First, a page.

Document Analysis

0
0

Document analysis is a crucial step in project management analysis. Project managers peruse documents to get information about the current status of the project. The thing is that project managers need to study different documents in order to understand what the operation is all about.

Analyzing documents give project managers a good sense of what the project is all about. Document analysis is used to determine requirements by analyzing the existing documents. This process also identifies  the types of information that are important to the requirements. There are numerous types of documents that  are analyzed in project management to draw out the important requirements. These include  business plans, contractual agreements, marketing literature, requests for proposal, logical data models, current process flows, business rule repositories, application software documentations, interface documentation, policies, work procedures, requirement documentations and other regulatory documentations like ordinances and local codes. It is important to gather the necessary information first before organizing or scheduling an interview with the stakeholders.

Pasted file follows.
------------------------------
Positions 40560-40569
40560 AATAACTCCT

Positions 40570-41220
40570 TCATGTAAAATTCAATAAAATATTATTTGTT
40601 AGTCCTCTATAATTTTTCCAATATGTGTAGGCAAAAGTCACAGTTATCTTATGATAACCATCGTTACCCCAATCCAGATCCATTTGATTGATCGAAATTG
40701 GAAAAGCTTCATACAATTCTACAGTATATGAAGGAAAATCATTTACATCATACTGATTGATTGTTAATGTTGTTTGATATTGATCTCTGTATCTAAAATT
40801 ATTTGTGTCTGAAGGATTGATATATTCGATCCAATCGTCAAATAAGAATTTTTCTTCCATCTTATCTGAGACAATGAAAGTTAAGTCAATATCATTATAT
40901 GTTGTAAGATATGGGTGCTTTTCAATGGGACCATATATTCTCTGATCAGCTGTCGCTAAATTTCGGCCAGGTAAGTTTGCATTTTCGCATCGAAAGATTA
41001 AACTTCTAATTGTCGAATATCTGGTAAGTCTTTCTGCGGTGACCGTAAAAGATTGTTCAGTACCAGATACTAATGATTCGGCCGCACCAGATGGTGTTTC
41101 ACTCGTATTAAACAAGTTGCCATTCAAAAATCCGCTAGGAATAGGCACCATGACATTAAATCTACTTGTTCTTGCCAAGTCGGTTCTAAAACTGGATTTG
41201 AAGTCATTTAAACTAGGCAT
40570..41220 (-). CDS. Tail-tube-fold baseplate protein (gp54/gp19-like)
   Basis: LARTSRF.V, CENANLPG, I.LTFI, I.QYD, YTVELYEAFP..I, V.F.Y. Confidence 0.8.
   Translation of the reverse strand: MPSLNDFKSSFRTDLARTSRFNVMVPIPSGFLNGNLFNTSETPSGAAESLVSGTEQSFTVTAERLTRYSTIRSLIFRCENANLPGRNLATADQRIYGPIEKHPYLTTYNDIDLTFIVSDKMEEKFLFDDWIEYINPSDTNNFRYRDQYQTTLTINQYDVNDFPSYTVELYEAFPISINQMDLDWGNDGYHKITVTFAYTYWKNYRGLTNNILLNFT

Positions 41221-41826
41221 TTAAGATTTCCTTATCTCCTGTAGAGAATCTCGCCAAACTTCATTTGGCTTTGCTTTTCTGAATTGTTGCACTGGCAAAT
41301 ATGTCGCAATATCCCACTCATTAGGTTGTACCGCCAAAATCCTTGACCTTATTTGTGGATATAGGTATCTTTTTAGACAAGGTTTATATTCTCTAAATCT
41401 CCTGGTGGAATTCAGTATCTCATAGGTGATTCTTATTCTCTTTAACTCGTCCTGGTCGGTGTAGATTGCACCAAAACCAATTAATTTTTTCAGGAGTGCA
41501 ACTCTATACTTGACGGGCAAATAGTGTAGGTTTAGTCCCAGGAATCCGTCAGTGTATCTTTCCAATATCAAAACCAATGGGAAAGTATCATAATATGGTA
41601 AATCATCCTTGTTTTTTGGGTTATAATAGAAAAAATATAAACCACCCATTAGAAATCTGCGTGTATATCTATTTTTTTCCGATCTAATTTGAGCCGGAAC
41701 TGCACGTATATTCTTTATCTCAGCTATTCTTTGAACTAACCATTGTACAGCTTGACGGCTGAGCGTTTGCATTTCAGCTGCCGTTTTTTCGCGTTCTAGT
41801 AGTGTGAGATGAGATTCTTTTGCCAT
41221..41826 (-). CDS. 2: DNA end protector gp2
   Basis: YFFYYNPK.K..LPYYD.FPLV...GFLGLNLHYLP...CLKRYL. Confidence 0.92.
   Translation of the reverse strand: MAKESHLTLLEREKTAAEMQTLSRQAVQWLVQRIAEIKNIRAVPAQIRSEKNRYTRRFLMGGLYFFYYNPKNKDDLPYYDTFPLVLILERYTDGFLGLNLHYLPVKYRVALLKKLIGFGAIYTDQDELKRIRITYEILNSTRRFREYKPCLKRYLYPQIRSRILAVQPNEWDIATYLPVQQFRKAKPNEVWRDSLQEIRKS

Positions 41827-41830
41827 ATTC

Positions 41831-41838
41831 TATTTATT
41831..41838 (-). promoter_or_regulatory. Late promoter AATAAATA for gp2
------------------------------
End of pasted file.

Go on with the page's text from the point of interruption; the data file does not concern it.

Document analysis is done in three stages. The first stage is the preparation stage which involves the identification of materials that are suitable for relevant analysis. This is followed by the review stage which involves studying the material and listing down questions for the stakeholders. Lastly, the wrap-up stage involves reviewing the notes with the stakeholders and seeking answers to the follow-up questions raised during the meeting.

Document analysis is very useful for the organization. It ensures that the project manager does not work initially with a blank page. Having a data or information that can back him or her up is crucial for effective project planning. However, it is important that the documents that the project manager is analyzing are updated to reflect the current situation of the project otherwise bad decisions are likely to be made.

This term is defined in the 5th edition of the PMBOK.

0
0